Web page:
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  • Alameda County voters will get a second chance at extending and increasing a transportation sales tax, two years after a similar measure failed to gain the needed two-thirds approval - by just 721 votes. The county Board of Supervisors voted unanimously Tuesday to approve a nearly $8 billion spending plan for the transportation tax and to place it on the November ballot. 

    SF Chronicle
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    A group of San Francisco Bay Area cities, counties and water agencies has joined forces for what is being billed as one of the largest single government purchases of all-electric vehicles in the country. The six cities, two counties and two water agencies have gone in together to buy 90 electric vehicles with the help of a $2.8 million grant from the Metropolitan Transportation Commission, a regional transportation agency, officials with the Bay Area Climate Collaborative said on Tuesday. 

    Mercury News
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    ...new report from the Oregon DOT summarizes the policy steps that took the state from the realization that the gas tax was not long for its treasury, back in 2001, to the passage and pending implementation of the country's first mileage-based funding system, in 2013. Against a backdrop of 21 years of federal gas tax stagnation, 12 years of development looks like a bargain. he beauty of Oregon's system is its flexibility. First is the way people pay.

    CityLab
  • A study by researchers at Sandia National Laboratories concludes that a number of existing gas stations in California can safely store and dispense hydrogen, suggesting a broader network of hydrogen fueling stations may be within reach. The report examined 70 commercial gasoline stations in the state of California and sought to determine which, if any, could integrate hydrogen fuel, based on the National Fire Protection Association (NFPA) hydrogen technologies code published in 2011.

    Science Daily
  • Researchers at the University of California, Riverside's Bourns College of Engineering have created a lithium ion battery that outperforms the current industry standard by three times. The key material: sand. Yes, sand.

    Science Daily
  • The question of how Uber would spend its billion-dollar investment was never really much of a riddle. More rides in more places has always been the plan...Consider Uber’s kinship with Amazon. The comparison isn’t obvious at first, since Uber doesn’t sell goods, just a service. But their stories are similar. A startup led by a brash, charismatic CEO catches a creaky old industry unaware. It grows quickly, and its popularity explodes as its brand becomes nearly synonymous with the disruptive service it’s offering.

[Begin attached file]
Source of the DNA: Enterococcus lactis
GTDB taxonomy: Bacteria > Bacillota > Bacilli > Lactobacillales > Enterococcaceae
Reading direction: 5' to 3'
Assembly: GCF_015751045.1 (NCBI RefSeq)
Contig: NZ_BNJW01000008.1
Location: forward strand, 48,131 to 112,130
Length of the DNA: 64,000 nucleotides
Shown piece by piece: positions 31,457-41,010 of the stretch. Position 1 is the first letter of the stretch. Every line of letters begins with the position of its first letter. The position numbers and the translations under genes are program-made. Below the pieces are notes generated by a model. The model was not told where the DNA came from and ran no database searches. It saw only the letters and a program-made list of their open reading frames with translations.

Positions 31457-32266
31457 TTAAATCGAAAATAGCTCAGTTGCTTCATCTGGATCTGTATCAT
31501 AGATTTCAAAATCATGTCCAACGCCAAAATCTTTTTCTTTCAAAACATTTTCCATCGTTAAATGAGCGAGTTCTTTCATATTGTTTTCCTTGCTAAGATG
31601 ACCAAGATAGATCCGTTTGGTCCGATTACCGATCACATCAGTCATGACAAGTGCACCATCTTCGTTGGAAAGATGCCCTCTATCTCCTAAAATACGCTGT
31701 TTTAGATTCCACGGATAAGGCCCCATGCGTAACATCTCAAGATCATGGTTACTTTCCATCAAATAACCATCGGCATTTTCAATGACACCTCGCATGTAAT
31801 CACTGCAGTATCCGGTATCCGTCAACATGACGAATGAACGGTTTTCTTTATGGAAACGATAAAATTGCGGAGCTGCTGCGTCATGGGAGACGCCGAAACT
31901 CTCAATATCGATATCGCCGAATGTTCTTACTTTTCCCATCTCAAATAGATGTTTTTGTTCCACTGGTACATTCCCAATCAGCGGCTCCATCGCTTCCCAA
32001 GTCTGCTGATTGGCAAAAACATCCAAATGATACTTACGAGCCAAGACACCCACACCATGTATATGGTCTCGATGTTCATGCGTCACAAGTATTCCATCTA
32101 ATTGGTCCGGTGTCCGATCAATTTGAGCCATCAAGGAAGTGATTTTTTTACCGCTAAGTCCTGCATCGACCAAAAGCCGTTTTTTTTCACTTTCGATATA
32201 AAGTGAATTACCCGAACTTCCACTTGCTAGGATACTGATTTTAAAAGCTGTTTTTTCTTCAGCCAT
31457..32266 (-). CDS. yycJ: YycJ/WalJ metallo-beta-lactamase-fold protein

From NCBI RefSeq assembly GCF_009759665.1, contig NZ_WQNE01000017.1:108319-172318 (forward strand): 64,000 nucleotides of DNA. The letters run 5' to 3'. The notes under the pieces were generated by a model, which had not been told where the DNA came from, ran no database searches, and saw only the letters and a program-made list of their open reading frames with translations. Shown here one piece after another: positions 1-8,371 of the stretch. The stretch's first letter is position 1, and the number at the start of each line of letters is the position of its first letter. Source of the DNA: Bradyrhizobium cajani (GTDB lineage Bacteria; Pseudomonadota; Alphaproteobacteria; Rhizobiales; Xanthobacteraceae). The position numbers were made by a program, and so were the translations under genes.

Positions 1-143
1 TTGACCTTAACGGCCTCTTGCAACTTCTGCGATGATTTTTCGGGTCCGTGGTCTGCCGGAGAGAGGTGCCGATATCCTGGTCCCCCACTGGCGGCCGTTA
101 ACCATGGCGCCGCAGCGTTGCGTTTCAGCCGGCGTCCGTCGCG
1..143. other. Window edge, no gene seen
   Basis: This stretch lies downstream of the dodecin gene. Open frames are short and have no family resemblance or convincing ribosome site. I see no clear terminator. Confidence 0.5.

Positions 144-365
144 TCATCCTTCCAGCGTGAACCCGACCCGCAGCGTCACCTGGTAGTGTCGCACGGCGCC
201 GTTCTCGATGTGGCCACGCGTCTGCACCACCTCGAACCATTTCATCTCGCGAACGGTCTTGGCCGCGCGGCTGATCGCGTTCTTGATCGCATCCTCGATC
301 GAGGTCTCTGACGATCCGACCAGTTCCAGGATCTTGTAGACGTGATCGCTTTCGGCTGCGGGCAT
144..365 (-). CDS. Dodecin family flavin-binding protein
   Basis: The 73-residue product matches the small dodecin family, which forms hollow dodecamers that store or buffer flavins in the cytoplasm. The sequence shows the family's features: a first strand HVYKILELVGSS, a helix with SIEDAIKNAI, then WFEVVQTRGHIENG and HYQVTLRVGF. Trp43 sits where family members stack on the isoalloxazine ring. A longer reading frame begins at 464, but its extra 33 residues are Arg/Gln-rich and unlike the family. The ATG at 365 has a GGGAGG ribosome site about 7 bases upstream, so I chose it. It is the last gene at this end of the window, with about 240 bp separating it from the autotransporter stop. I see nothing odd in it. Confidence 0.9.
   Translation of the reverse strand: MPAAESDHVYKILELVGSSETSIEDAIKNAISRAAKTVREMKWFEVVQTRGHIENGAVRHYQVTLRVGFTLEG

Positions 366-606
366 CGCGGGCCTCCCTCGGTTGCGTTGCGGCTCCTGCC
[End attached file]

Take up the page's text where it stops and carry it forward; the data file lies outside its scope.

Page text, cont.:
Wired
  • Uber Technologies says it is temporarily cutting its prices in New York City with the aim of making its service cheaper than an average taxi ride, the car service app announced Monday...It wasn't clear how Uber's "surge pricing" scheme would compete with taxi fares. The controversial strategy increases the price of rides as demand increases. Uber faced criticism when it instituted surge pricing in the aftermath of Superstorm Sandy.

    SF Chronicle
  • ...San Francisco has been waiting for Van Ness BRT a long time. The line was a signature project in the half-cent sales tax referendum, Proposition K, that city voters approved in 2003. The original plan called for Van Ness to be up and running by late 2009. The latest timeline has BRT beginning operations in 2018—a full decade and a half after the Prop K vote (which itself came years after the route concept emerged).

    CityLab
  • From the Marin IJ headline "Feds hail Marin's $28m bike path program" a reader would assume that Marin's Nonmotorized Transportation Pilot Program, implemented by Walk Bike Marin, was a resounding success...However, the actual bike counts and buried deep in the report and tell an entirely different story.

    Marin Independent Journal
  • As part of Mayor Ed Lee's Transportation 2030 Taskforce Initiative, the city and county of San Francisco is planning to ask voters to approve a $500 million general obligation bond on the November ballot. Among other things, the tax dollars would fund numerous street repairs; add to and improve the existing bicycle-lane network; and improve Muni service by implementing signal prioritization, purchasing new buses and light-rail vehicles, and constructing bus-only lanes along especially congested corridors. But the one public transit service that is vital to San Franciscans, yet only proposed to be allocated $30 million (for elevator and escalator refurbishment), is BART.

    SF Chronicle